Earlier today, the Supreme Court decided not to take up a case brought to them by former Rowan County Clerk Kim Davis, the infamous Christian woman who decided not to issue same-sex marriage licenses to people in her county because it violated her religious beliefs.
Briefly, two same-sex couples whose marriage license requests were rejected by Davis had been given the green light by lower courts to seek damages from her. Davis wanted the Supreme Court to reverse that ruling and defend her, saying she had “qualified immunity” to be a Christian bigot given her government position.
The Supreme Court will thankfully not hear her case. The earlier rulings will stand and the lawsuits against Davis may proceed.
But the bigger story today is that Justices Clarence Thomas and Samuel Alito issued a statement (on page 55) saying that, although they agreed this particular case should not be taken up right now, legalized same-sex marriage is a major problem that must be addressed by the Court.
In Obergefell v. Hodges…, the Court read a right to same-sex marriage into the Fourteenth Amendment, even though that right is found nowhere in the text.
Davis may have been one of the first victims of this Court’s cavalier treatment of religion in its Obergefell decision, but she will not be the last. Due to Obergefell, those with sincerely held religious beliefs concerning marriage will find it increasingly difficult to participate in society without running afoul of Obergefell and its effect on other antidiscrimination laws.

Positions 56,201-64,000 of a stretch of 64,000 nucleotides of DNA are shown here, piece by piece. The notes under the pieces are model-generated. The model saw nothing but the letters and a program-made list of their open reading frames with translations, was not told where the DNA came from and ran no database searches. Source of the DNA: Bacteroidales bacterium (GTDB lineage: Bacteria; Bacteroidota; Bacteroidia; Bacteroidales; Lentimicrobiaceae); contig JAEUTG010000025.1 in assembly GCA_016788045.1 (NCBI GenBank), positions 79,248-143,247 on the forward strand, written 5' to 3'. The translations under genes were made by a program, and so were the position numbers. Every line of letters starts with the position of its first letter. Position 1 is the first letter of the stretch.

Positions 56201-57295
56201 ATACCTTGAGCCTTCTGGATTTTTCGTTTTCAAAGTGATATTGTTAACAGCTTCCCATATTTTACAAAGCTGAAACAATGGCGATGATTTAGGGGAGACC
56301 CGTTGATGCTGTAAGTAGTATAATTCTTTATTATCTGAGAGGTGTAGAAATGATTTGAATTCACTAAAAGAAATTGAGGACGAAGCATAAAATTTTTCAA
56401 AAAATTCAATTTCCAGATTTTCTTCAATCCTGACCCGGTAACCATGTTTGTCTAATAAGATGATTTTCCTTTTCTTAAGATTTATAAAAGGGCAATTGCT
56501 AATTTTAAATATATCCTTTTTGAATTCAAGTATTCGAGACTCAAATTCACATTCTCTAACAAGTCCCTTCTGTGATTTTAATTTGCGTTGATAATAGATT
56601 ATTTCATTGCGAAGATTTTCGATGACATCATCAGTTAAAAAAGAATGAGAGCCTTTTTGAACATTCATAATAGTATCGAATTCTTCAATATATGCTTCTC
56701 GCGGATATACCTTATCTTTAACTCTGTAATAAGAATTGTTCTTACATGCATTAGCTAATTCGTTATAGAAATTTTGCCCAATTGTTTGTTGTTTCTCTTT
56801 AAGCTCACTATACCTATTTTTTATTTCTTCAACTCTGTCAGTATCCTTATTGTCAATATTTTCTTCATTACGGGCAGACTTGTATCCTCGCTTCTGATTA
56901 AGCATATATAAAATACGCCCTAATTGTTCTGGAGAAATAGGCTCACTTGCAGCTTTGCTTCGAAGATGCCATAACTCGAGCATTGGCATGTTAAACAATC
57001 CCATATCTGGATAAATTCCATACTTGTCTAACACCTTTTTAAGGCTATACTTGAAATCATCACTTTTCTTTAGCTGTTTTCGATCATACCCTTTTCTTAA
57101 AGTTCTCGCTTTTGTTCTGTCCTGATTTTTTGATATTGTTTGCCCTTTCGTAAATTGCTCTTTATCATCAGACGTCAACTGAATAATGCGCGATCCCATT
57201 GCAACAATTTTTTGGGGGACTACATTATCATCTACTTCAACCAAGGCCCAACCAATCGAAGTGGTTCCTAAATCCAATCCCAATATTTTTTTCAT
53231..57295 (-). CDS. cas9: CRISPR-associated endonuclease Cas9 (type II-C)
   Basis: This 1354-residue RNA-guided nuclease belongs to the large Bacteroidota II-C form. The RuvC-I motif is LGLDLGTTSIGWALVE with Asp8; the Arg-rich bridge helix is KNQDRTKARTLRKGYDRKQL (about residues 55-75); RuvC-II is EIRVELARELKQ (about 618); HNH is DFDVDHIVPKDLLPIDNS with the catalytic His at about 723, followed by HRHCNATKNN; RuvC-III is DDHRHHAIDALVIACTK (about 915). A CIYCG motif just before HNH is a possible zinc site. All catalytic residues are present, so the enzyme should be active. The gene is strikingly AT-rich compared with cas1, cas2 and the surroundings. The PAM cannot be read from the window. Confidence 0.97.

By choosing to privilege a novel constitutional right over the religious liberty interests explicitly protected in the First Amendment, and by doing so undemocratically, the Court has created a problem that only it can fix. Until then, Obergefell will continue to have “ruinous consequences for religious liberty.”
You don’t need to be a law student to make sense of what Thomas (with Alito concurring) is saying here: The Supreme Court decision that legalized marriage equality nationwide was the wrong decision — he’s saying this five years after the sky didn’t fall — and that the Court alone has the power to fix this.
While only two justices signed their names to this statement, that doesn’t mean they’re necessarily the only ones who feel this way. We’re on the verge of having three more Trump-appointed judges (who didn’t decide Obergefell) — and John Roberts, who dissented in the Obergefell decision — in a position where they could reverse the earlier decision. If that were to happen, it would be a blow to marriage equality in states run by Republicans. Christian bigots would be allowed to deny same-sex couples marriage rights — and presumably many other ones, too.
This is what’s at stake with the nomination of conservative Catholic Amy Coney Barrett, who has been described as a female Antonin Scalia (whom she clerked for). Scalia opposed Obergefell, too. Allowing Republicans to jam through another justice on the Court — and Democrats refusing to fight back, if they get the opportunity, by expanding the number of justices on it — could allow a rollback of hard-earned civil rights that would be devastating to LGBTQ people and their allies everywhere.
Religious bigots can’t wait to make those people suffer. The Supreme Court may have rejected Davis’ case, but it doesn’t mean they’re not on her side. If another like-minded conservative justice is rushed onto the Court, it’s just a matter of time before Obergefell is overturned.
(Screenshot via YouTube)